MADISON -- Madison Mayor Satya Rhodes-Conway is walking back comments she made in a video that was recorded as a way for her to thank the city’s police officers for their work during the coronavirus pandemic and the recent protests and violence that erupted in the wake of George Floyd’s death, WMTV reported.
In an apology posted on the City of Madison’s website, Rhodes-Conway reiterated her commitment to the Black Lives Matter movement and said she “failed to center this in her message to the police department.” She went on to acknowledge the video may have damaged her relationship with the Black community:
"Black lives matter. I believe deeply in this and yet I failed to center this in my message to the police department. I realize that this action has done deep harm to the Black community and for this, I apologize.
"I realize I may have done irreparable harm with my actions. I realize too that I may have permanently lost any trust I may have had. But whether or not I regain trust, know that I am deeply committed to advancing the work of equitable systems change. It’s why I ran for office, and it is the work that I will strive to do. I cannot promise that I will not make missteps along the way as a White woman learning how to facilitate such change, realizing that I cannot fully see the system that has been built up to benefit me and others like me. But I can promise that I will learn from those mistakes and I will strive to center equity in every decision.
"While my learning and the work continue, in efforts to be transparent and have the community hold me to account, I post regular communications on my blog that I would encourage others to read to learn what we’re doing about criminal justice reform, economic development and community wealth building, affordable housing, and more—efforts to address the inequities that our existing systems have perpetuated."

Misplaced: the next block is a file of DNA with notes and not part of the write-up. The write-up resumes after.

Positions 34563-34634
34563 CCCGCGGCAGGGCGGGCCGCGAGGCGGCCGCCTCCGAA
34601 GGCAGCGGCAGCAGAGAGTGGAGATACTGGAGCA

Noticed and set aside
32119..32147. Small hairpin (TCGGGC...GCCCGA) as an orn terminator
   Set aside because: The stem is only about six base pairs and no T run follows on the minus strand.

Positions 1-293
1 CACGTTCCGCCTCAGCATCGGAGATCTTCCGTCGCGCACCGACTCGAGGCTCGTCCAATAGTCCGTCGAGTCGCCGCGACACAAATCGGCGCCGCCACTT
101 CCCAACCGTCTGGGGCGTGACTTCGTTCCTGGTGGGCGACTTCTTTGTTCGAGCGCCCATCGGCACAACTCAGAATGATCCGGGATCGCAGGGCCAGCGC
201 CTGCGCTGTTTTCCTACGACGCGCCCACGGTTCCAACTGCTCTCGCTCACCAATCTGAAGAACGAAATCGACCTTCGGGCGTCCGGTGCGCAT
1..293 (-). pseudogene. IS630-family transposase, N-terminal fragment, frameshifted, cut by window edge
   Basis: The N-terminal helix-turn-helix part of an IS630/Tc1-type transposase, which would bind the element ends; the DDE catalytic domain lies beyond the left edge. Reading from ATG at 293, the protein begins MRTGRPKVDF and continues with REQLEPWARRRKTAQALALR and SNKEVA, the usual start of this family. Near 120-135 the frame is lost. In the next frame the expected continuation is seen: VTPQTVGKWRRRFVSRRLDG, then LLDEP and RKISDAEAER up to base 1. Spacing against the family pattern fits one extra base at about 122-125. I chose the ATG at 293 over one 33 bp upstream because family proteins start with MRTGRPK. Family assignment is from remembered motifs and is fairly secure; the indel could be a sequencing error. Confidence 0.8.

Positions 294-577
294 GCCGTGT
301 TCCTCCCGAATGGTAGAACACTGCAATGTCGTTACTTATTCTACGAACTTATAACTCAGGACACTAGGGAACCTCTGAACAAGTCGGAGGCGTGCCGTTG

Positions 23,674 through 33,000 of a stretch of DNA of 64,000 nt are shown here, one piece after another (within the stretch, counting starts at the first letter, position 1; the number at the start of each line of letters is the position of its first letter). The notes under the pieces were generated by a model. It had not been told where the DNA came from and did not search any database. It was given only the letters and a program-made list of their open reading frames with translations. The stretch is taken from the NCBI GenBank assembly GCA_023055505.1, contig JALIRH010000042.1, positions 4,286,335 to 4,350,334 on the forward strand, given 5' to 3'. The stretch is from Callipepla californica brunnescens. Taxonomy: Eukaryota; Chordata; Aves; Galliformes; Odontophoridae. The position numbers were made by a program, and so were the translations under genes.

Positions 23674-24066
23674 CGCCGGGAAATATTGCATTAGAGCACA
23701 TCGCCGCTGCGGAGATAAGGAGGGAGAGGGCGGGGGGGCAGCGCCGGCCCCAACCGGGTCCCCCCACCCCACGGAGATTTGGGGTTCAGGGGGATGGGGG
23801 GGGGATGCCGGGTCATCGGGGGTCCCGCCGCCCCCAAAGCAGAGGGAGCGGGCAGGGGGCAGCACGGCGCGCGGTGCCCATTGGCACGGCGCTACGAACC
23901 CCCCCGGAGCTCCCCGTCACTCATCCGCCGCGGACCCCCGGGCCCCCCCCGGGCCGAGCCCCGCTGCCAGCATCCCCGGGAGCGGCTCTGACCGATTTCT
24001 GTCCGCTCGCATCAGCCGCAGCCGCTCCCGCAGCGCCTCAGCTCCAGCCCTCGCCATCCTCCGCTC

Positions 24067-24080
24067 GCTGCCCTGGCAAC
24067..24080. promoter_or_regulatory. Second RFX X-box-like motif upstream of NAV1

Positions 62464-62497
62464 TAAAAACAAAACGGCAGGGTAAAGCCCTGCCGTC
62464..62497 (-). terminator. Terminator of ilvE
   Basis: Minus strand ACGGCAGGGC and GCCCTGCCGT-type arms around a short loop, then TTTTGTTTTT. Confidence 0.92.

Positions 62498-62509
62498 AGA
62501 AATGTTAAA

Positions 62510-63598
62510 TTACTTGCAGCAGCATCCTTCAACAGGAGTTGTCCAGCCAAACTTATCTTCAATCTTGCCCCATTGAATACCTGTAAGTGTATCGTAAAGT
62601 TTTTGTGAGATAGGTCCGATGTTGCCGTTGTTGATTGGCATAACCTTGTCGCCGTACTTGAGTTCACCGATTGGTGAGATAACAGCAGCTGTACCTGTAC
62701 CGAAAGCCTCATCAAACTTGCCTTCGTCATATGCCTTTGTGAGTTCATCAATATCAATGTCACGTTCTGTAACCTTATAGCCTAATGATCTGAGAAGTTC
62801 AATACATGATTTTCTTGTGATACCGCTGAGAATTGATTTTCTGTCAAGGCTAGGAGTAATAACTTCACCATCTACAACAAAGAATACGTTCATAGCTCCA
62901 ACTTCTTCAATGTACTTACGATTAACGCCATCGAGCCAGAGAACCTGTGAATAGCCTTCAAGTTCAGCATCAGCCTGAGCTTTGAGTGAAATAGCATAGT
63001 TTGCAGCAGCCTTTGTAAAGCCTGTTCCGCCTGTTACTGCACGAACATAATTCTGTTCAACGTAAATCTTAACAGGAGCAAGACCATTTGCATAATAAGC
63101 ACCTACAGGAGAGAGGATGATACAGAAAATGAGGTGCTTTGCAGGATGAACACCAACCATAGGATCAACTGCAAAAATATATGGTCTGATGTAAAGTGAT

In the video to Madison police officers, which was shared in the pro-MPD “We Stand With The Madison Police Department” Facebook group, Rhodes-Conway told the officers she recognized her focus on community needs meant she forgot to recognize and show her appreciation for law enforcement.
“I know you are working hard and doing an amazing job under unbelievably hard circumstances and I thank you for your service,” she said in the video.
Rhodes-Conway also used the video to sympathize with the officers’ efforts during the protests, agreeing that standing outside in heavy gear while people insult your profession must be “absolutely infuriating” and “frightening” when they’re in harm’s way and people are throwing rocks as well as other objects at them.
“It must be agonizing to work so many years to build relationships around our city; to be as committed as I know you are to community policing and to still be criticized for not doing enough,” she continued in the video.
In her apology, Rhodes-Conway stressed she is “committed to advancing the work of equitable systems change. It’s why I ran for office, and it is the work that I will strive to do.”
She conceded she may make more “missteps along the way as a white woman learning how to facilitate such change,” noting how her race may make it difficult for her to see the institutional biases that have favored her throughout her life. However, she promised to learn from those mistakes.